Hello and welcome to the third of three articles on how to play the Stonewall Dutch. The Dutch is a fun and easy, attacking opening to play against 1. d4, 1. c4, and 1. Nf3! In the first two articles, we've looked at attacking set-ups for black. In this article, we will look at how black can play positionally on the queenside. This is the best way to play when white fianchettos both bishops, because a direct kingside attack by black is less effective now for two reasons:
- …g5 isn’t so good for black without a white bishop or pawn to attack on f4
- …the Nf3/g3/Bg2 setup provides a lot of defense for the white king.
So black does a normal stonewall set-up with pawns on f5, e6, d5, and c6, but chooses to play on the queenside instead with moves like b6, Bb7, Nd7, sometimes a5-a4, often Rc8 and …c5. Let's see these plans at work in our next game!
Important ideas to remember:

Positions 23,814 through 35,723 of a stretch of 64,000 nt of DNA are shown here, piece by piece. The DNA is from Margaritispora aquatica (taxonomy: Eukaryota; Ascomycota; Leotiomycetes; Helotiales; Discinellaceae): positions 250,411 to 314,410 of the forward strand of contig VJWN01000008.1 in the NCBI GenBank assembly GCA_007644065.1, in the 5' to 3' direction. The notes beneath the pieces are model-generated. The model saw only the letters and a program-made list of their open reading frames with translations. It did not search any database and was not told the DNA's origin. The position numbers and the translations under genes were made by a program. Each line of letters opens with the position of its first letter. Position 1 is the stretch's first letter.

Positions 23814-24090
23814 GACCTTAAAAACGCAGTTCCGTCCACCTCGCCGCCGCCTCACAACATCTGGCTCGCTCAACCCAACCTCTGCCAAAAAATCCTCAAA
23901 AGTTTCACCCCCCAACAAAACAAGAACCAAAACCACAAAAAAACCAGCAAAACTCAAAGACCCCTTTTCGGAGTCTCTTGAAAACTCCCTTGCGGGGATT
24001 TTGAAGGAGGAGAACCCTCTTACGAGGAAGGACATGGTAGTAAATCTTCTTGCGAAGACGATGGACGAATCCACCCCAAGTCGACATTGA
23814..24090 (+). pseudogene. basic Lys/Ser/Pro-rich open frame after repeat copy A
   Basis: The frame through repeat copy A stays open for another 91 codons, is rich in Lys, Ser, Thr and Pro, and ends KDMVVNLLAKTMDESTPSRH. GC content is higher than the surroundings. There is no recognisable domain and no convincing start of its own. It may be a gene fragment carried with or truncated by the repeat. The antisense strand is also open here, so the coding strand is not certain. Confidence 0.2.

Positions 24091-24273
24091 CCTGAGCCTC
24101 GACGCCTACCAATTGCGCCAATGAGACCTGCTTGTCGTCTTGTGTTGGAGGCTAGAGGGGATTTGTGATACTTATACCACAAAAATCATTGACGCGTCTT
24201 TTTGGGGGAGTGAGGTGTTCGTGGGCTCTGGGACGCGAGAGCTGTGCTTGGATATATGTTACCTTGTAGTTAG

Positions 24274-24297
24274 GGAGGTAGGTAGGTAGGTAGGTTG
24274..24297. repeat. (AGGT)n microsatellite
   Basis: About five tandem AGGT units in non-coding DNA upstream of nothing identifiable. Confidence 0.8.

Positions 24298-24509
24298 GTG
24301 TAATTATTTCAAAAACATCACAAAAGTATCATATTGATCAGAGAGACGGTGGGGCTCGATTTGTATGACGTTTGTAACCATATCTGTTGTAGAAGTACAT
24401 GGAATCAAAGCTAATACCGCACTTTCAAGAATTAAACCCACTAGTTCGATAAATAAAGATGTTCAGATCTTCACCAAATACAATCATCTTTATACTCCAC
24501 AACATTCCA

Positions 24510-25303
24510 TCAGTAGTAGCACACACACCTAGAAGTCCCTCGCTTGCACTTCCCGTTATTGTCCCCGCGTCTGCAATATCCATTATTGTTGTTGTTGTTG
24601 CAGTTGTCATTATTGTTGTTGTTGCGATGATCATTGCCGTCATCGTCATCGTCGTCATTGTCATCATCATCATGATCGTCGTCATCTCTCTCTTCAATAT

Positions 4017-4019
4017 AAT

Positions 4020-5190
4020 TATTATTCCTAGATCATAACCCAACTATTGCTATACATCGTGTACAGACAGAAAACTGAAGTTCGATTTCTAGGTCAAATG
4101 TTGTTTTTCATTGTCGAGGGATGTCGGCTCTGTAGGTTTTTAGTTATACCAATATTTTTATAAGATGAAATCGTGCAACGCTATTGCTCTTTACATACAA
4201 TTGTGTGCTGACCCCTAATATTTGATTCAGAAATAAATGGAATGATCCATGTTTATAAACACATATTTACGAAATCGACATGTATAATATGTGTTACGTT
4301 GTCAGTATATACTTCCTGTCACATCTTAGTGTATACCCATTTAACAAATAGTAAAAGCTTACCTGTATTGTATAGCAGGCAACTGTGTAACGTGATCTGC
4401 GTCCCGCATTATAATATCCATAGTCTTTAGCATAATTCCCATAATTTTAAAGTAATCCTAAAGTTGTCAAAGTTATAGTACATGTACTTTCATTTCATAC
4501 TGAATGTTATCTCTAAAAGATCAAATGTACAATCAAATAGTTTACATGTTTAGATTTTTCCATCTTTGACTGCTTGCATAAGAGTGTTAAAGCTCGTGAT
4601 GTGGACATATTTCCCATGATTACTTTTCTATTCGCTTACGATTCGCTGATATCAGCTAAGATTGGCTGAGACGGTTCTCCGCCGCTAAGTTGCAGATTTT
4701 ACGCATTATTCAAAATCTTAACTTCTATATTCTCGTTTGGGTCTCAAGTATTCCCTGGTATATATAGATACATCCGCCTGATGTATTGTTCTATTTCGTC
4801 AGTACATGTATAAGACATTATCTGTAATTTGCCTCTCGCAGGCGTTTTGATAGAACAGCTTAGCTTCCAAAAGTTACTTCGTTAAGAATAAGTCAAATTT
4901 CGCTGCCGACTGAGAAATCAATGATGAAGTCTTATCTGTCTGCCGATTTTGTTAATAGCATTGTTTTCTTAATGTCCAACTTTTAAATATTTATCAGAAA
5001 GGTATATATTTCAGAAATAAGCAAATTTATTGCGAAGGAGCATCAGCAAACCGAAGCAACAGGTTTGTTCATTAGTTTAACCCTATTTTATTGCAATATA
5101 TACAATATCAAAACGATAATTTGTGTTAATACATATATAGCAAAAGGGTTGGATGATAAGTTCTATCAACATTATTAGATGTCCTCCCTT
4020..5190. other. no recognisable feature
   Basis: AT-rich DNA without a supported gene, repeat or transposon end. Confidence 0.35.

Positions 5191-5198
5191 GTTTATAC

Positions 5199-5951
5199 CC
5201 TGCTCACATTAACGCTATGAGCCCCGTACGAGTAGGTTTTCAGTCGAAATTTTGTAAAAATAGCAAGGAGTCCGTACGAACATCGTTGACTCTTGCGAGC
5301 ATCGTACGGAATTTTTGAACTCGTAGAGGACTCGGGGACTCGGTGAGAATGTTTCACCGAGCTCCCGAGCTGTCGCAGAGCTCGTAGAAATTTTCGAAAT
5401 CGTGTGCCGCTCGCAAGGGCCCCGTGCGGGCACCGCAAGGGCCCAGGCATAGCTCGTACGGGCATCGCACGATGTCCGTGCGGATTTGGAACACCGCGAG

- When white fianchettos both bishops, black's kingside attack doesn't work as well. Black can play on the queenside instead with moves like Nb8-d7, b6, Bc8-b7, Rac8, Rfd8 and c5.
- Don't let white trade off your "good" dark-squared bishop. If they threaten to trade it off by playing b3 , play Qe7 to stop them.
- Plan your development ahead of time! Instead of choosing one move at a time, try to figure out a development plan 4-5 moves ahead of time. That way, your pieces have a better chance of working together well.
- When you are doubling or tripling heavy pieces (rooks and queens) on a file, try to put the rooks ahead of the queen.
You are now ready to play the Stonewall Dutch! Good luck, and remember the most important rule of any opening: HAVE FUN WITH IT!